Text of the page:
Instagram co-founder Kevin Systrom told CNBC on Monday the coronavirus tracking website he helped build is showing concerning levels of spread in many states across the U.S.
Epidemiologists use something called an R0, or R naught, as a way to measure how a virus is spreading. For example, an R naught of 1 means the average person who is infected with the virus will be expected to spread it to one other person; a higher R naught means the virus will spread exponentially.
Systrom said his site, rt.live, reports the estimated the rate of transmission, or Rt, in each state. The Rt metric, derived from R naught, seeks to measure the transmission rate in a specific population and a specific moment in time.
Appearing on “Squawk Box,” Systrom said that 34 states in the U.S. have an estimated rate of coronavirus transmission above 1.0, defined on rt.live as an indication the virus will spread quickly. A value less 1.0 suggests the spread will stop.
“So you have an incredible rebound,” said Systrom. “People like to say we’re not in a second wave. I don’t know what a second wave [is] if that’s not a second wave.”
Researchers generally consider that the U.S. remains in the first wave of the Covid-19 epidemic. To be defined as a second wave, the virus would need to retreat and reappear, or a new variant would have to emerge, Columbia University’s Ian Lipkin told CNBC earlier this month. He added that neither has happened.
Nevada has the highest estimated rate of transmission of 1.64, according to rt.live on Monday morning. Montana and Florida have estimated transmission rates of 1.41 and 1.4, respectively. The areas with the estimated lowest rates are Connecticut and Washington D.C., each at 0.77. Massachusetts is the next lowest at 0.81.
‘Check lots of sites. Triangulate for yourself’
Nearly two years ago, Systrom left Facebook, which acquired Instagram for $1 billion in 2012. Unlike Instagram, he said that rt.live is meant to be a public resource to the American public during the pandemic, giving people an up-to-date window into how the virus is spreading in their state.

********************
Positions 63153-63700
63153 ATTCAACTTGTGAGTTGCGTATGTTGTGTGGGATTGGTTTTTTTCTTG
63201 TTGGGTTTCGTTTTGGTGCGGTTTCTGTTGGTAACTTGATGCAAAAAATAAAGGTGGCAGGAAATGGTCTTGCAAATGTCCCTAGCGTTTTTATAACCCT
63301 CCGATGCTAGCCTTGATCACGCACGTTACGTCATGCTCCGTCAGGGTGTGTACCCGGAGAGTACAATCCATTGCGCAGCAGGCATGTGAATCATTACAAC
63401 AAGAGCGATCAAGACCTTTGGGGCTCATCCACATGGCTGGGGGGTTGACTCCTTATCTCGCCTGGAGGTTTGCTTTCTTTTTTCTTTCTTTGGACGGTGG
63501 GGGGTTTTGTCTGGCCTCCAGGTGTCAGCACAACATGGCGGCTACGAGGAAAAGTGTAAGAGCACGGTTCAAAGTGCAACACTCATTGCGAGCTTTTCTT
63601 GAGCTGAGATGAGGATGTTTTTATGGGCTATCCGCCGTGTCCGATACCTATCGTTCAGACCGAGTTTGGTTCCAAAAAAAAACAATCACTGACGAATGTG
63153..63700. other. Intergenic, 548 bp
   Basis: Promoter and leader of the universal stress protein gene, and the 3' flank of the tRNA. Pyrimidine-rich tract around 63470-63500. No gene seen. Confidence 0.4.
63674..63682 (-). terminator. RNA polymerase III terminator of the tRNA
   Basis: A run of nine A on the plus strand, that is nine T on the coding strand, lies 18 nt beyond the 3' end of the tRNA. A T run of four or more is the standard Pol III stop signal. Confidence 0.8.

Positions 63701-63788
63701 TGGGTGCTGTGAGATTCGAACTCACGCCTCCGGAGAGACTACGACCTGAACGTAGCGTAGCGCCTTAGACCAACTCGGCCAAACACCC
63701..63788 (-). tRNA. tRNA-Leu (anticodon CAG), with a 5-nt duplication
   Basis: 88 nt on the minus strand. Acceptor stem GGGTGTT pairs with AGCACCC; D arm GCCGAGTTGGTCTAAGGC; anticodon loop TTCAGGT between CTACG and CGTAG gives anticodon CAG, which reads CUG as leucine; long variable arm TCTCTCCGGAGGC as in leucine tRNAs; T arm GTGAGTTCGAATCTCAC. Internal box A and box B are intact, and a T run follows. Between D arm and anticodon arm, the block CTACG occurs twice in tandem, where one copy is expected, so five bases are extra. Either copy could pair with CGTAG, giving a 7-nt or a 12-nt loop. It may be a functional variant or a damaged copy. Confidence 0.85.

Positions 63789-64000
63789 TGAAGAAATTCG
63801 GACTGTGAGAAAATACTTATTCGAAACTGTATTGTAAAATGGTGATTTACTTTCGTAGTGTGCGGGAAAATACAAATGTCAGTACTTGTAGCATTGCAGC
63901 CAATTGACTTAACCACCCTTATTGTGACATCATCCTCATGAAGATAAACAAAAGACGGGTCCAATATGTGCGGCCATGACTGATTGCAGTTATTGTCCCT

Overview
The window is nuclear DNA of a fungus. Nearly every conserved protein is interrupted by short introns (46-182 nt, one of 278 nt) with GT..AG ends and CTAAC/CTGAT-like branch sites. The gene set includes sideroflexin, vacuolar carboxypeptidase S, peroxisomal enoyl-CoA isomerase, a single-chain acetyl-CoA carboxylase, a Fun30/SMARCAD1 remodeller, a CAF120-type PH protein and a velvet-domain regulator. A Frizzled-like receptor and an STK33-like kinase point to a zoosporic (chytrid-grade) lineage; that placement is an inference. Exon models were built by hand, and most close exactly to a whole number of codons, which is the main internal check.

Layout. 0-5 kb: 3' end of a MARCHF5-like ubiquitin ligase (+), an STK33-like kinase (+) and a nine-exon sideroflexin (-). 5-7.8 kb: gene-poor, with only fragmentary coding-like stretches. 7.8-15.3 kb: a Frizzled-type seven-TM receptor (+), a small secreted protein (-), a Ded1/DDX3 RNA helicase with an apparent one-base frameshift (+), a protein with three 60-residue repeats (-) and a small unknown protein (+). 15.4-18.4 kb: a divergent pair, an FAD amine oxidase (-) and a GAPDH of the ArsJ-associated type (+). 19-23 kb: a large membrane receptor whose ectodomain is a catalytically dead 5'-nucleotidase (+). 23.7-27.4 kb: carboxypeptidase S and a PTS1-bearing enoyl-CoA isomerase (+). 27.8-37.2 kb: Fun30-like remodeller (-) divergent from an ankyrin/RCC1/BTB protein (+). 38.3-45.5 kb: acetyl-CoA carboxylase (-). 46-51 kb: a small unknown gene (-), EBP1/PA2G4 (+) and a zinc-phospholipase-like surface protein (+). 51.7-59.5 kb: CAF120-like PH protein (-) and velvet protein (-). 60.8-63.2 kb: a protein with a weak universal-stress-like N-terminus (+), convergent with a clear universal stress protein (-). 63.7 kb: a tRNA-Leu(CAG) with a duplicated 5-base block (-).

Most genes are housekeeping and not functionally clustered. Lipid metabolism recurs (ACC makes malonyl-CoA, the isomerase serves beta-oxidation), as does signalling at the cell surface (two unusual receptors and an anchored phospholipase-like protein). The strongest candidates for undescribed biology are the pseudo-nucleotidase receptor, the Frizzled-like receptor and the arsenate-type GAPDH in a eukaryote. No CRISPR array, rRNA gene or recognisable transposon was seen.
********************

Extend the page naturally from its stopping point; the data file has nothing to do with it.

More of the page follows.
However, he emphasized the Rt, the rate of transmission, is “one metric of many” that people should use. Rt.live gets its data from the Covid Tracking Project, Systrom said. He recommended that people also rely on state health department data. “Check lots of sites. Triangulate for yourself because these are all models,” he added.
Dr. Scott Gottlieb, a former Food and Drug Administration commissioner, told CNBC that rt.live is valuable because it’s “giving you an indication of what the new cases are telling you.”
“It’s very hard to just interpret from new cases being reported on a daily basis what that means with respect to whether or not the epidemic is expanding and how quickly it’s expanding,” Gottlieb said on “Squawk Box,” appearing with Systrom.
Florida saw a record-breaking 9,636 new infections on Saturday, with another 8,577 on Sunday. Republican Florida Gov. Ron DeSantis on Sunday blamed interactions among young people. Miami-Dade and Broward counties are closing their beaches for the July 4 weekend.
Total U.S. cases topped 2.55 million, according to data from Johns Hopkins University on Monday, with deaths approaching 126,000. Total global cases approached 10.2 million, with over 500,000 deaths.
Disclosure: Scott Gottlieb is a CNBC contributor and is a member of the boards of Pfizer, genetic-testing start-up Tempus and biotech company Illumina.